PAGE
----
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If $A,B,C$ are angles of a triangle then prove that $$\frac{\operatorname{tan}A}{\operatorname{tan}B}=\frac{c^2+a^2-b^2}{c^2+b^2-a^2}$$ where $\angle A$ is opposite to side $a$ , $\angle B$ to side $b$ and $\angle C$ to side $c$.

I wasn't having a clue of proceeding. So, I applied another method. If the above expression is true then this expression must also be true $$\frac{\operatorname{tan}A+\operatorname{tan}B}{\operatorname{tan}A-\operatorname{tan}B}=\frac{c^2+a^2-b^2+c^2+b^2-a^2}{c^2+a^2-b^2-c^2-b^2+a^2}$$ $$\frac{\operatorname{tan}A+\operatorname{tan}B}{\operatorname{tan}A-\operatorname{tan}B}=\frac{c^2}{a^2-b^2}$$ Now, I am stuck here.

I applied sine rule and got the result $$\frac{c^2+a^2-b^2}{c^2+b^2-a^2}=\frac{\operatorname{sin}^2C+\operatorname{sin}^2A-\operatorname{sin}^2B}{\operatorname{sin}^2C+\operatorname{sin}^2B-\operatorname{sin}^2A}$$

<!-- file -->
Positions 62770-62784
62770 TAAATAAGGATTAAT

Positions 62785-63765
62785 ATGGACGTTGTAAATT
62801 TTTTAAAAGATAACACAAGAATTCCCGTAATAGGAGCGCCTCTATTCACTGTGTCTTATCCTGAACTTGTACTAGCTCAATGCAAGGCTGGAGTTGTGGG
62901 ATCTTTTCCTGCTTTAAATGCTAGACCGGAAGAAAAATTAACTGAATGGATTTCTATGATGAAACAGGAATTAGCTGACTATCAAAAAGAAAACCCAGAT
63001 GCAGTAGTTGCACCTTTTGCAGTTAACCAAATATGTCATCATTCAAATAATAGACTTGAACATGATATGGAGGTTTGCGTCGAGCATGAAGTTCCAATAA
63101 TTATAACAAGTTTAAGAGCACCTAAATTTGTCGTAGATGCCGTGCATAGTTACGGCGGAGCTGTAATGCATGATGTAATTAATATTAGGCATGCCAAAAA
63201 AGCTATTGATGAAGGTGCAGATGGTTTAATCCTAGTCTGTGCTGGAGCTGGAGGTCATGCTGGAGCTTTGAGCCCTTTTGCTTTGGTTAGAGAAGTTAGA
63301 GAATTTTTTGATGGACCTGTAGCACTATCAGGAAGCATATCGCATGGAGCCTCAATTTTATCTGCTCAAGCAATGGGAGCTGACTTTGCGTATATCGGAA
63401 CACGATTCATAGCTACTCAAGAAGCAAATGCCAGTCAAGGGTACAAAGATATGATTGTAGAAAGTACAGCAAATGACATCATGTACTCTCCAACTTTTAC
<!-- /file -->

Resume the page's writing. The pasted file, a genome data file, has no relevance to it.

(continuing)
Any help is greatly appreciated.

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    $\begingroup$ Can you think of a trigonometric rule which involves the squares of the sides? $\endgroup$ Sep 5, 2022 at 14:56

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Use the sine and cosine rules: $$\tan A =\frac{\sin A}{\cos A}, \tan B=\frac{\sin B}{\cos B}$$ $$\text{Sine Rule:}\quad \sin A=\frac{a}{2R}, \sin B=\frac{b}{2R}$$ $$\text{Cosine Rule:}\quad \cos A=\frac{c^2+b^2-a^2}{2bc}, \cos B=\frac{c^2+a^2-b^2}{2ac}$$ Thus, $$\tan A=\frac{abc}{R}\frac{1}{c^2+b^2-a^2}, \tan B= \frac{abc}{R}\frac{1}{c^2+a^2-b^2} $$ Divide. Hence proved.

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    $\begingroup$ The OP may know the weaker version of the Sine rule: $\frac{\sin A}{a}=\frac{sin B}{b}=\frac{\sin C}{c}$, thus ideally this proof would just call that coefficient of proportionality $k$ (or something) - it will cancel out anyways, and we don't need to know that $k=\frac{1}{2R}$, $\endgroup$
    – user700480
    Sep 5, 2022 at 15:50

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